CyberbugsBMJ 2004; 329 doi: https://doi.org/10.1136/sbmj.0409342 (Published 01 September 2004) Cite this as: BMJ 2004;329:0409342
- Jon Simmons, research fellow in health informatics in plastic surgery1,
- Mark Lloyd, research fellow in health informatics in plastic surgery1,
- Helen McEvoy, research fellow in health informatics in plastic surgery1,
- Peter Butler, consultant plastic surgeion1,
- Simon Whithey, consultant plastic surgeion1
- 1Department of Plastic and Reconstructive Surgery, Royal Free Hospital, London
Has your computer ever “crashed” unexpectedly just as you were sending an important assignment two minutes before the deadline? Have you ever found your internet access getting slower and slower and then disconnecting when you least expect it? Have you ever clicked on the “ignore” or “update later” button when your computer has recommended that you update your antivirus software? Your computer could be ill due to an infection with a virus, worm, or Trojan horse. Cyberdeath is increasing, and computer intensive care units at retail chain PC World are unable to cope with the number of admissions made on a daily basis.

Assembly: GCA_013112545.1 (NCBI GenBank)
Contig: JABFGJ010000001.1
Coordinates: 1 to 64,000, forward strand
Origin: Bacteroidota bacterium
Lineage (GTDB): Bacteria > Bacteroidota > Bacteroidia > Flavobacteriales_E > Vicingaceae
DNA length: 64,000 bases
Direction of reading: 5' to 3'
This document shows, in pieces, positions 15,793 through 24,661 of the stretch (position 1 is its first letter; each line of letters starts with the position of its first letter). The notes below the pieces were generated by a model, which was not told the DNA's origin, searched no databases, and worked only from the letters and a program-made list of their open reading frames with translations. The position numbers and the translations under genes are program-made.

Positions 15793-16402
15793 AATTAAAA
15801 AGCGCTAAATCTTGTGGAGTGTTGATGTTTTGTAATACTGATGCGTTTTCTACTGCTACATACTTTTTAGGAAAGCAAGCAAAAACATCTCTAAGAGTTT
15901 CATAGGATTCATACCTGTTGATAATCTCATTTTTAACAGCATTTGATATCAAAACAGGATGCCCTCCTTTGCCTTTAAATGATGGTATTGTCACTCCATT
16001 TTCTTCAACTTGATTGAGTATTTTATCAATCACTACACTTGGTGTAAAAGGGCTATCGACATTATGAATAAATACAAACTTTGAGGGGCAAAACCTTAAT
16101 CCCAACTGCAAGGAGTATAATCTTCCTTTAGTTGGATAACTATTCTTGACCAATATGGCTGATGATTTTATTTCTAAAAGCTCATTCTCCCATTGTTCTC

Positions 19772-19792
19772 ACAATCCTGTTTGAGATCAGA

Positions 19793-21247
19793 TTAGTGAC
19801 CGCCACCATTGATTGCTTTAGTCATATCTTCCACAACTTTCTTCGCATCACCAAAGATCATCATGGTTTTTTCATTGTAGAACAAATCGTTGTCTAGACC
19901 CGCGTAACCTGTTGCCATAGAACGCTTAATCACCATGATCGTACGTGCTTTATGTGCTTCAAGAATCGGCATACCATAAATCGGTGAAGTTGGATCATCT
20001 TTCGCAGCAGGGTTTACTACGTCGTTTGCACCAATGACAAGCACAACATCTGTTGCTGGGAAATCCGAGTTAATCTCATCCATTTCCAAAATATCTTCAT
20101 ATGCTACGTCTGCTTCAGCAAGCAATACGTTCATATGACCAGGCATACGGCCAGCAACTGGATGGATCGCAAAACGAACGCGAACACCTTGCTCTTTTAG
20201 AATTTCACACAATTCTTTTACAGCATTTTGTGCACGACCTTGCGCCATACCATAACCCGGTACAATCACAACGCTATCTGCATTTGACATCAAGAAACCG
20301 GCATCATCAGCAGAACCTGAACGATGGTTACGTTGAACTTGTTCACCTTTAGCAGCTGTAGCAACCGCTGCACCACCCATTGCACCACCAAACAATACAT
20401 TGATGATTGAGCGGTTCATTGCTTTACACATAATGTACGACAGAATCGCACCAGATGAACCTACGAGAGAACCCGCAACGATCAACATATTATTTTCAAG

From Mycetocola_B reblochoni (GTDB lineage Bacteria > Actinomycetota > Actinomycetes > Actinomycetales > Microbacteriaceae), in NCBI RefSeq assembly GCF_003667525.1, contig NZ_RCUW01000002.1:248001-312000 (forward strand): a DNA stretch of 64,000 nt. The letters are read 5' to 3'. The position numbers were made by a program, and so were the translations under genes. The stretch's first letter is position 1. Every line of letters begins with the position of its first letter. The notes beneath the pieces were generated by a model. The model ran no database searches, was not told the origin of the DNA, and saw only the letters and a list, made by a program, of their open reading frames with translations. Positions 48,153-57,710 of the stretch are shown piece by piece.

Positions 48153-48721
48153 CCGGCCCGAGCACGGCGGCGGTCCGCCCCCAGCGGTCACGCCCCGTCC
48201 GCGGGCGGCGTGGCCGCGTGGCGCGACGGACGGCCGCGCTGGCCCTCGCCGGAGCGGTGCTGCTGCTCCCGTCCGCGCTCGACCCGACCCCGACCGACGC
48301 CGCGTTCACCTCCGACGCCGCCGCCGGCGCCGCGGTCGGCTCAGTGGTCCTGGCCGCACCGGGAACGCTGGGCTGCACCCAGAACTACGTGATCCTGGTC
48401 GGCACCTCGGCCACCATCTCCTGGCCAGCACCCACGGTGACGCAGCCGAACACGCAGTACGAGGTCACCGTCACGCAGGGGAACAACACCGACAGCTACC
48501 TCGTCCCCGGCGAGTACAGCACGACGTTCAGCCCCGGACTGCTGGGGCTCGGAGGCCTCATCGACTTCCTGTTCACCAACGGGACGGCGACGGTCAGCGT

Computer security has been compromised by a lack of foresight, resulting in a timebomb ready to explode when threats such as viruses and worms invade a system, wreaking havoc. McAfee, an antivirus software company, estimates that the next big outbreak could result in 2.2 million office days lost in downtime. Another report estimates that the next big computer virus attack in the United Kingdom could cost £2.1bn ($3.9bn; a3.1bn).1
What is a computer virus? What does it mean when your antivirus software spots a Trojan horse? How can you get rid of worms? The world of computer bugs has become littered with terms that create panic and confusion in most computer users.
In cybermythology, once upon a time there was hacker who used a computer program that was malicious and destructive and hidden in an email (Trojan horse) to gain entrance to a PC and …